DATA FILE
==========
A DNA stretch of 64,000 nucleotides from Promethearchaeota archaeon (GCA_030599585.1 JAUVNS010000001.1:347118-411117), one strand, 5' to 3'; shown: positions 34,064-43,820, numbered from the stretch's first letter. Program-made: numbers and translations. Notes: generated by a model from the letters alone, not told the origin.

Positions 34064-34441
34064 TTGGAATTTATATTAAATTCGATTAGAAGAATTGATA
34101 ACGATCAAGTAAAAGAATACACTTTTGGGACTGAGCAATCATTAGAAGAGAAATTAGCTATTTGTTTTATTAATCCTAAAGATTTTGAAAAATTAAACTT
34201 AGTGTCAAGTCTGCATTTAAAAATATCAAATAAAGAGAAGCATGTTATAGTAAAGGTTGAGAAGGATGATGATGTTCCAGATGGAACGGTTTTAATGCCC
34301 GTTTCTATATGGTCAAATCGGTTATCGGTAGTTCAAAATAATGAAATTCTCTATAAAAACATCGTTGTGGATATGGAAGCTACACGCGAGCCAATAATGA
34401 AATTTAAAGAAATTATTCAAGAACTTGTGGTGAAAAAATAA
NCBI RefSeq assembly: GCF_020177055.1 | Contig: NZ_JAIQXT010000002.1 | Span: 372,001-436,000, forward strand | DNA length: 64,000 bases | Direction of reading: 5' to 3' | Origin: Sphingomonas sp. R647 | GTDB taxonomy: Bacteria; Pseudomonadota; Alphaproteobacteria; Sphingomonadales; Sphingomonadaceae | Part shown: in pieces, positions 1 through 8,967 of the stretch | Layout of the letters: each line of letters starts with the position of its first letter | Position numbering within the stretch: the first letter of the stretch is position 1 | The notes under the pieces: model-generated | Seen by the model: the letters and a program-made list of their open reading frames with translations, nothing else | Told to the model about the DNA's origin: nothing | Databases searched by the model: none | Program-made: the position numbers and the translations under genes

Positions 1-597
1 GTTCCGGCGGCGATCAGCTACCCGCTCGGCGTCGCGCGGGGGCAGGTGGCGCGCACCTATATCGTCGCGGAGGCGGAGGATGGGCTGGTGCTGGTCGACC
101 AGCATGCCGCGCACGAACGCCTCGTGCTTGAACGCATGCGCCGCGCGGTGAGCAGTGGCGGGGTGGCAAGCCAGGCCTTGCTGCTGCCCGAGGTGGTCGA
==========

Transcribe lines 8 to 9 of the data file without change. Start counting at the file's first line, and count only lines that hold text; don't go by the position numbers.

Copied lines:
NCBI RefSeq assembly: GCF_020177055.1 | Contig: NZ_JAIQXT010000002.1 | Span: 372,001-436,000, forward strand | DNA length: 64,000 bases | Direction of reading: 5' to 3' | Origin: Sphingomonas sp. R647 | GTDB taxonomy: Bacteria; Pseudomonadota; Alphaproteobacteria; Sphingomonadales; Sphingomonadaceae | Part shown: in pieces, positions 1 through 8,967 of the stretch | Layout of the letters: each line of letters starts with the position of its first letter | Position numbering within the stretch: the first letter of the stretch is position 1 | The notes under the pieces: model-generated | Seen by the model: the letters and a program-made list of their open reading frames with translations, nothing else | Told to the model about the DNA's origin: nothing | Databases searched by the model: none | Program-made: the position numbers and the translations under genes

Positions 1-597